16/06/2021 - 14:46

Labour shortages, costs hurt contractors

16/06/2021 - 14:46

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WA’s civil construction industry could be facing the perfect storm.

Labour shortages, costs hurt contractors
About $3 billion of major transport projects are planned next financial year. Photo: Attila Csaszar

A worsening labour shortage, border closures, record-high materials costs, and billions of dollars’ worth of projects in the pipeline are combining to pose a unique threat to the civil sector.

At the end of this month, Civil Contractors Federation WA chief executive Andy Graham will take those concerns to the state government’s Skills Summit, joining leaders in the resources, defence, construction and health care sectors, all of whom are currently competing for the same labour pool.

Mark McGowan said the summit would provide insight into addressing the labour shortage and ensuring Western Australia remained globally competitive.

With shortages of labour, materials and equipment expected to intensify over the next year as road and rail projects ramp up, Mr Graham said he hoped the urgency would help industry uncover a silver bullet.

“The planned spend on major transport projects alone is around $3 billion next financial year, and at the same time civil works for the private sector are also strong and competing for the same pool of people, machines and materials,” Mr Graham told Business News.

Civil construction and steel fabrication company Enviro Infrastructure is among those feeling the pinch, with general manager Dave Schlueter confirming it was battling just to retain its staff.

“I would say labour is the most significant pain across the board,” he said.

“We’re just trying to retain our staff; the poaching of staff that is happening right now is something I haven’t seen since the boom.”

In recent months, Enviro Infrastructure has lost eight staff members as a result of poaching.

While that may not seem like a significant number, it constitutes about 7.5 per cent of the company’s total workforce.

It also presents a major loss for the company in terms of its investment in time and resources for training and upskilling.

But Mr Schlueter said his biggest frustration was with the Enterprise Bargaining Agreement negotiations by the union on state government projects, which he believed were pushing wages to an unmanageable level for industry.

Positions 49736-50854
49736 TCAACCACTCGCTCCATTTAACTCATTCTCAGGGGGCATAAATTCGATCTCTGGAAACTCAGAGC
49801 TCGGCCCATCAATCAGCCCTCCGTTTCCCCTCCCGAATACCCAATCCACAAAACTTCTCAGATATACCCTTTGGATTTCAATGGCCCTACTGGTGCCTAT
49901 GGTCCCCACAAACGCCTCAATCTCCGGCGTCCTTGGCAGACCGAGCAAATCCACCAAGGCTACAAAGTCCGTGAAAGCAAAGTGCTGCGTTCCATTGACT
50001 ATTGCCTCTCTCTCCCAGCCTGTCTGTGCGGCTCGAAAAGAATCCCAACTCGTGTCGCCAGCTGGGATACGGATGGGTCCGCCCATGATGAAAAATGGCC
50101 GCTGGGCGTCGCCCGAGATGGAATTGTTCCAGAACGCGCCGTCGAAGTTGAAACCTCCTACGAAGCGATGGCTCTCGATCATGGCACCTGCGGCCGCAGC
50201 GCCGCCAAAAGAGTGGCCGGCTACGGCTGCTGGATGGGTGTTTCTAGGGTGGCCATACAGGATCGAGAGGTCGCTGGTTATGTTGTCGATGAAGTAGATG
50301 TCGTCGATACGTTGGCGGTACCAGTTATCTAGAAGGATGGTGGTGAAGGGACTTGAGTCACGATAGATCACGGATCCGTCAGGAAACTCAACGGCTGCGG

“Take the Thornlie-Cockburn line project, for instance; that is a project that is able to offer excellent site conditions and competitive pay,” he said.

“Typically, staff wouldn’t leave a stable, permanent position at a company for a short-term contract, but these projects are providing guaranteed work for at least three years.

“But we don’t have that same flexibility, because we’re locked into our rates and have no capacity to move unless we take the hit.

“We have always paid well above the award, and we just can’t compete.”

Addressing the shortages would require a multi-pronged approach to deliver short-, medium-, and long-term outcomes, including attracting industry entrants, upskilling existing workers, tapping into national worker pools and skilled migration options, Mr Graham said.

Migration stagnation

 Industry may be in need of labour, but the federal government’s stance on the international border remains unchanged.

When questioned about the issue last week at a Business News Politics & Policy event, WA senator Michaelia Cash said the federal government was aware of the issues posed by the ongoing labour shortage, having already engaged in talks with the Pacific nations to facilitate more overseas labour.

But Senator Cash stopped short of giving a date for the reopening of the international border.

“The labour shortage is an ongoing issue in Australia and the closure of the international border is a problem and we have been working closely with the Pacific nations to facilitate more Pacific Island labour,” she said.